We’re going to mix things up a bit with today’s episode. Instead of focusing on an individual’s story, we’re going to ask the question, “Can a city have a second act?” And that brought me to Irving, Texas – a city of about 240,000 people.
Irving has a lot going for it. It is in the center of the Dallas-Fort Worth Metroplex. It is contiguous to Dallas-Fort Worth Airport, the 4th busiest airport in the United States. And it has Las Colinas, an innovative business park that is home to seven Fortune 500 company headquarters including Exxon-Mobil, McKesson, and Kimberly-Clark.
And for nearly 40 years, the city was also the home of the world-famous Dallas Cowboys football team, one of the most successful sports operations in history.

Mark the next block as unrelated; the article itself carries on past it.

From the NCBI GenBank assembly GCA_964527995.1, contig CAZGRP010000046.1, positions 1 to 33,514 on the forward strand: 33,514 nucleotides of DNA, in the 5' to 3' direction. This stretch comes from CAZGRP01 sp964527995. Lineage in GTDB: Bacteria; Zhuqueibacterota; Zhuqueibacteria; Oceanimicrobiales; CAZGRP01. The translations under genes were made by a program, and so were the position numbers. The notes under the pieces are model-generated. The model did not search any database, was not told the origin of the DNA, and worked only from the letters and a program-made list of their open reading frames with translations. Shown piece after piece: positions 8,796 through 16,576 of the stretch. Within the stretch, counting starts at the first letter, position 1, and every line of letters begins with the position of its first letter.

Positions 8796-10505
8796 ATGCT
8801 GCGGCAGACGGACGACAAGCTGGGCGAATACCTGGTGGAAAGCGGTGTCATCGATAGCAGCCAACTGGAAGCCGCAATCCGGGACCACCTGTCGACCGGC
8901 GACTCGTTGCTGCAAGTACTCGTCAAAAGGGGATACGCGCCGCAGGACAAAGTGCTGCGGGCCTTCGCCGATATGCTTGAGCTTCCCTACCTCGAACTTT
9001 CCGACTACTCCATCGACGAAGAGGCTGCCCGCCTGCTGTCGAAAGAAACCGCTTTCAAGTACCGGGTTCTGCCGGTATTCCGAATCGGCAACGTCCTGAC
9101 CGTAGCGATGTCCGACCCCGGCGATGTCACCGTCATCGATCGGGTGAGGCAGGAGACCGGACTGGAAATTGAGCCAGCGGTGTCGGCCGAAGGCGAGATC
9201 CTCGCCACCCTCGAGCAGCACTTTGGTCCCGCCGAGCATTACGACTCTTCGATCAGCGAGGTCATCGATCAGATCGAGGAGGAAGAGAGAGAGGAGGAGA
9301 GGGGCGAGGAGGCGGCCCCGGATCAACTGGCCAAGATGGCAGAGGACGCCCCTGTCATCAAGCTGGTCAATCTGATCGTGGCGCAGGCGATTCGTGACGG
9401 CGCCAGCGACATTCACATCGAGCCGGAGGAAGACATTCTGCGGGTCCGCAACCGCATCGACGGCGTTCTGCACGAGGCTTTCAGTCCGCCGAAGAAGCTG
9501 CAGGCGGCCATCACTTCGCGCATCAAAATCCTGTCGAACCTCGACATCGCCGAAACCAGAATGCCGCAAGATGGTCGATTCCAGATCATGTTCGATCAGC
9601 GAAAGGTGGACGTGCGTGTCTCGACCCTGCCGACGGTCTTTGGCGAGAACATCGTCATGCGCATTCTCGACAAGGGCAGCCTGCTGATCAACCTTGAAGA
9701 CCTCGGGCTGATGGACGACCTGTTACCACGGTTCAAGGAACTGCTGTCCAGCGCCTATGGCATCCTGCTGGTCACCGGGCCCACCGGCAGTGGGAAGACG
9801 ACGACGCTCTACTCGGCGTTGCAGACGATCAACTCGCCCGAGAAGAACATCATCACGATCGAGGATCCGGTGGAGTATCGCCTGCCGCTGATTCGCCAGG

But in 2004, the city faced a traumatic event. The Dallas Cowboys announced they would be leaving Irving, opting to build a new $1.15 billion stadium in Arlington – about 25 minutes away. In 2008, the Cowboys played their last game in Irving’s Texas Stadium. And on April 11, 2010, the stadium was reduced to a pile of rubble in a controlled implosion that took less than a minute.
I traveled to Irving to explore how the city responded to the Cowboys departure and adapted to keep the community moving forward.